Champagne Barons de Rothschild Brut
This rich, ethereal and complex cuvee embodies the essence of the Rothschild family's winemaking values: perfection, constancy, and a spirit of purity and refinement, all given the utmost of care.
Blend: 60% Chardonnay, 40% Pinot Noir, and Pinot Meunier
Critical AcclaimAll Vintages
The Rothschild family has once again brought together all the arrows on its coat of arms to produce Barons de Rothschild Champagne. The most famous of appellations joins one of the most prestigious signatures in winemaking. The result is both outstanding and rare.
The name Rothschild is a guaranty of excellence in more than one field, starting with that of wine. Associated with some of the most prestigious wines in France and in the world, the three branches of the Rothschild family allied to associate know-how and innovation. Champagne Barons de Rothschild, a Champagne born from an original alliance, appears such as an illustrious reference, bringing to the Champagne an exceptional product. Nowadays, Baron Philippe Sereys de Rothschild (Château Mouton), Baron Eric and his daughter Saskia (Château Lafite), Baron Benjamin and his wife Ariane (Château Clarke - Edmond de Rothschild Group) are joining their talents, in accordance with their motto: Concordia - Integritas - Industria, to produce a Champagne worthy of their name.
Associated with luxury, celebration, and romance, the region, Champagne, is home to the world’s most prized sparkling wine. In order to bear the label, ‘Champagne’, a sparkling wine must originate from this northeastern region of France—called Champagne—and adhere to strict quality standards. Made up of the three towns Reims, Épernay, and Aÿ, it was here that the traditional method of sparkling wine production was both invented and perfected, birthing a winemaking technique as well as a flavor profile that is now emulated worldwide.
Well-drained, limestone and chalky soil defines much of the region, which lend a mineral component to its wines. Champagne’s cold, continental climate promotes ample acidity in its grapes but weather differences from year to year can create significant variation between vintages. While vintage Champagnes are produced in exceptional years, non-vintage cuvées are produced annually from a blend of several years in order to produce Champagnes that maintain a consistent house style.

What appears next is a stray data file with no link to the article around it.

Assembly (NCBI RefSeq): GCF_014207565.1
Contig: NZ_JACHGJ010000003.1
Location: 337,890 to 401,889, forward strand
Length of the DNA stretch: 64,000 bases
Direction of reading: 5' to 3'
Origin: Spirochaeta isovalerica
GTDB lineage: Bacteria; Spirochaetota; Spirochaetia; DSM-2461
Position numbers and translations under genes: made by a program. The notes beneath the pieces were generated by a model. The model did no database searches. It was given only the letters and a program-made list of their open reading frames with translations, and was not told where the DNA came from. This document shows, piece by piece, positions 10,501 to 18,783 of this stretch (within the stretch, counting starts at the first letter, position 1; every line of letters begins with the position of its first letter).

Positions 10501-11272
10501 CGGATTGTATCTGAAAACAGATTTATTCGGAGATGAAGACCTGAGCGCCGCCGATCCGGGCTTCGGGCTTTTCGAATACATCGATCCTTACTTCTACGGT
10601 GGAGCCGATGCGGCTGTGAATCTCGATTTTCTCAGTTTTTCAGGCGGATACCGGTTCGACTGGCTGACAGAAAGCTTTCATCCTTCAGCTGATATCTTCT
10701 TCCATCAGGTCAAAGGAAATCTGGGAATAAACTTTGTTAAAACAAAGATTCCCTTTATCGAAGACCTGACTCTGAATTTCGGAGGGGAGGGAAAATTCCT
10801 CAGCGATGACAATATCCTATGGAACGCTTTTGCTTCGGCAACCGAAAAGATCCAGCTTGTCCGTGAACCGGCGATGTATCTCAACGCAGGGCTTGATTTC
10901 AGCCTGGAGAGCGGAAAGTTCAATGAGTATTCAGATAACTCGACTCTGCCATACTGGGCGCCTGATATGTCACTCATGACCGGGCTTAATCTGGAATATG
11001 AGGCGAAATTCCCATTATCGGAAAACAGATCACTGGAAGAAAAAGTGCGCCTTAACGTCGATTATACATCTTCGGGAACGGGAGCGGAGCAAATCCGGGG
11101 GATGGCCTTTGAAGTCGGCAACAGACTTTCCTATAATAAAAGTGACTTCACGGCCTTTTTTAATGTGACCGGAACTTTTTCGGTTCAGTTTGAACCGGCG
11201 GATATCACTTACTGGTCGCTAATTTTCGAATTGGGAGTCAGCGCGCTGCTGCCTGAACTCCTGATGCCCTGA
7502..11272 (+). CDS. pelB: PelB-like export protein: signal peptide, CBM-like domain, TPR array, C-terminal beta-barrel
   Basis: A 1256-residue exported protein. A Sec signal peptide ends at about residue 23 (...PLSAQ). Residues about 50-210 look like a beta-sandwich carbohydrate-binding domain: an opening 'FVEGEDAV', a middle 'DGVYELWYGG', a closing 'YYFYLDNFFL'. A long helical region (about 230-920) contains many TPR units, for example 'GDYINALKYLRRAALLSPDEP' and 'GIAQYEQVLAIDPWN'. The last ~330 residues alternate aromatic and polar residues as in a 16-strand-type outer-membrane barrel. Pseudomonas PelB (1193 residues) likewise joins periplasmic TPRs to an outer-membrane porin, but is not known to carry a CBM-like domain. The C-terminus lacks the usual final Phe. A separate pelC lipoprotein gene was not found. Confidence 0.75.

With nearly negligible exceptions, . These can be blended together or bottled as individual varietal Champagnes, depending on the final style of wine desired. Chardonnay, the only white variety, contributes freshness, elegance, lively acidity and notes of citrus, orchard fruit and white flowers. Pinot Noir and its relative Pinot Meunier, provide the backbone to many blends, adding structure, body and supple red fruit flavors. Wines with a large proportion of Pinot Meunier will be ready to drink earlier, while Pinot Noir contributes to longevity. Whether it is white or rosé, most Champagne is made from a blend of red and white grapes—and uniquely, rosé is often produce by blending together red and white wine. A Champagne made exclusively from Chardonnay will be labeled as ‘blanc de blancs,’ while ones comprised of only red grapes are called ‘blanc de noirs.’
A term typically reserved for Champagne and Sparkling Wines, non-vintage or simply “NV” on a label indicates a blend of finished wines from different vintages (years of harvest). To make non-vintage Champagne, typically the current year’s harvest (in other words, the current vintage) forms the base of the blend. Finished wines from previous years, called “vins de reserve” are blended in at approximately 10-50% of the total volume in order to achieve the flavor, complexity, body and acidity for the desired house style. A tiny proportion of Champagnes are made from a single vintage.
There are also some very large production still wines that may not claim one particular vintage. This would be at the discretion of the winemaker’s goals for character of the final wine.